By Steven Pressfield
Published: March 5, 2014
Herewith, ten idiosyncratic observations on the subject of generating ideas.
1. Ideas seem to come by themselves, unbidden.
In certain careers that I’ve spent time in—advertising and the movie business, for example—I’ve labored under conditions where you have to produce on demand. It’s hard. It’s do-able, but it’s never really worked for me. I can’t press. It’s hard for me to grind ‘em out.
2. Ideas seem to come in off-moments.
They appear when the brain is turned off. For me that’s when I’m half asleep, pre-dawn or tossing in the middle of the night; when I’m in the shower or shaving, or driving on the freeway.
3. Ideas don’t arrive with noisy fanfare.
Even the giant ideas, like those for books that will take three years to write, appear as part of a stream of other thoughts, many of which are mundane. The blockbuster idea is just one notion out of 150, or 1050, that you have through the day. “Gee, I need to pick up my dry cleaning.” Then, “Let’s write Moby Dick.”
4. Ideas are coming in all day.
I was on a farm in Idaho once, in a gigantic underground bunker where potatoes were being sorted on an assembly line. Farm kids stood by a conveyor belt, under the lights, while thousands of potatoes tumbled past every hour. That’s what ideas feel like to me. They’re always there. The trick is training yourself to notice.
5. Good ideas have a feel to them.
The kids in Idaho were sorting the potatoes. Their job was to pick out the good ones. It was amazing to watch their hands fly. They kicked the bad ones out and guided the good ones through.
A good idea has a feel to it like a potato. You can tell a winner. A big idea feels meaty and russet. You can sense it.
6. Resistance appears .0001 of a second after a good idea.
Resistance wants you to dismiss that good idea. The voice in your head will say: “That idea? Worthless. I’ve seen that one a million times.”
Suppose you do notice the idea. Resistance will try to make you forget it. “Ooh, you’re right, that is a good one. No need to make a note though. I’m sure you’ll remember it.”
Posted in Writing Wednesdays
In January of 1966, when I was on the bus leaving Parris Island as a freshly-minted Marine, I looked back and thought there was at least one good thing about this departure. "No matter what happens to me for the rest of my life, no one can ever send me back to this freakin' place again."
Over forty years later, to my surprise and gratification, I'm far more closely bound to the young men of the Marine Corps and to all other dirt-eating, ground-pounding outfits than I could ever have imagined as I left Parris Island that first time. Gates of Fire is one reason. Dog-eared paperbacks of this tale of the ancient Spartans have circulated throughout platoons of U.S. troops in Iraq and Afghanistan since the first days of the invasions. E-mails come in by hundreds. Gates of Fire is on the Commandant of the Marine Corps' Reading list. It is taught at West Point and Annapolis and at the Marine Corps Basic School at Quantico; and Tides of War is on the curriculum of the Naval War College. In 2009, I launched the blog "It's the Tribes, Stupid" (which evolved into "Agora"), to help gain awareness of issues related to tribalism and the tribal mind-set in Afghanistan—with the goal of helping the Marines and soldiers on the ground better understand the different people they were facing in Afghanistan.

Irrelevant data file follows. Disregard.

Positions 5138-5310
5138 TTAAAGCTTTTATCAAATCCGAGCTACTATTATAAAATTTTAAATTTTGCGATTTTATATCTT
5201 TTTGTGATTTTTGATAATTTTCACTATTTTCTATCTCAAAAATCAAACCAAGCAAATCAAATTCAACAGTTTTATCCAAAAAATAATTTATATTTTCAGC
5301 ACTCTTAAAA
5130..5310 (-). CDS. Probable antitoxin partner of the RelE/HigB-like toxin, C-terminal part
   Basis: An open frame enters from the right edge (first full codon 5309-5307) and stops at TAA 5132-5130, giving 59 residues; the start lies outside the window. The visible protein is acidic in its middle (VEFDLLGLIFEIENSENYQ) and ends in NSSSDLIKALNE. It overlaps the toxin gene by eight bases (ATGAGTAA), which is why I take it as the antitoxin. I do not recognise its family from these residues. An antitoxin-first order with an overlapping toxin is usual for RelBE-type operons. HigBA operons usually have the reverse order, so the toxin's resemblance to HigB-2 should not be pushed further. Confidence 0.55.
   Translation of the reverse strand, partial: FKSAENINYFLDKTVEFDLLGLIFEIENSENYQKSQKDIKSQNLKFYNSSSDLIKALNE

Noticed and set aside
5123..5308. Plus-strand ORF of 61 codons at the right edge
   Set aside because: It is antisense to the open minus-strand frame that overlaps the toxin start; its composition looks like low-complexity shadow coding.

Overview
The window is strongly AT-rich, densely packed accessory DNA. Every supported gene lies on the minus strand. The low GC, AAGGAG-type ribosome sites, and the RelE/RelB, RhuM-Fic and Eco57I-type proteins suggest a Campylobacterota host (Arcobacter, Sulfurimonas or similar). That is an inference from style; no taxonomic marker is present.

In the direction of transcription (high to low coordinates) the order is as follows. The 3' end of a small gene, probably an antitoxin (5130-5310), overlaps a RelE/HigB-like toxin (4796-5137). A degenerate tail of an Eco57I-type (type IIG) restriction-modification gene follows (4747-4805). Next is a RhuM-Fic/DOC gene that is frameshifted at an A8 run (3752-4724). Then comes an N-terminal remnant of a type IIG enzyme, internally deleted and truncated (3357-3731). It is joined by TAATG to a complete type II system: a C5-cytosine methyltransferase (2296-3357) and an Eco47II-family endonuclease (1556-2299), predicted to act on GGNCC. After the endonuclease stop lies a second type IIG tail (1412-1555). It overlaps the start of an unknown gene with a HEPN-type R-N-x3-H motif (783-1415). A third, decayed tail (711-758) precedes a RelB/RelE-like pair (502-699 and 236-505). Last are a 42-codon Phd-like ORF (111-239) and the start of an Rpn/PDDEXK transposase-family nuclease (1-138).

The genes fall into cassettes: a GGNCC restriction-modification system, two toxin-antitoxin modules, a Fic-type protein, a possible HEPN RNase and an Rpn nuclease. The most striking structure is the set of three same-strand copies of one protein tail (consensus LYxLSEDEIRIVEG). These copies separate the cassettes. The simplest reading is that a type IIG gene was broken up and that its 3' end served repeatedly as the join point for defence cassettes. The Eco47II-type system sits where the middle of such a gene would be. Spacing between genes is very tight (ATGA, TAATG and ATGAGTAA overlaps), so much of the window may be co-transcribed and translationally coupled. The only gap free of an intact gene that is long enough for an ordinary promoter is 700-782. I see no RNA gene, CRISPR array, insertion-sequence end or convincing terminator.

My father was in the Navy, and I was born in Port of Spain, Trinidad, in 1943. I graduated from Duke University in 1965. Since then, I've worked as an advertising copywriter, schoolteacher, tractor-trailer driver, bartender, oilfield roustabout and attendant in a mental hospital. I've picked fruit in Washington state, written screenplays in Tinseltown, and was homeless, living out of the back of my car with my typewriter. My struggles to earn a living as a writer (it took seventeen years to get the first paycheck) are detailed in The War of Art.
With the publication of The Legend of Bagger Vance in 1995, I became a writer of books once and for all. From there followed the historical novels Gates of Fire, Tides of War, Virtues of War, The Afghan Campaign and Killing Rommel.
My writing philosophy is a kind of warrior code—internal rather than external—in which the enemy is identified as those forms of self-sabotage that I call "Resistance" with a capital R (in The War of Art). The technique for combating these foes can be described as "turning pro."
I believe in previous lives and the Muse—and that books and music exist before they are written and that they are propelled into material being by their own imperative to be born, via the offices of those willing servants of discipline, imagination and inspiration, whom we call artists. My conception of the artist's role is a combination of reverence for the unknowable nature of "where it all comes from" and a no-nonsense, blue-collar demystification of the process by which this mystery is approached. In other words, a paradox.
There's a recurring character in my books, named Telamon, a mercenary of ancient days. Telamon doesn't say much. He rarely gets hurt or wounded. And he never seems to age. His view of the profession of arms is a lot like my conception of art and the artist:
"It is one thing to study war, and another to live the warrior's life."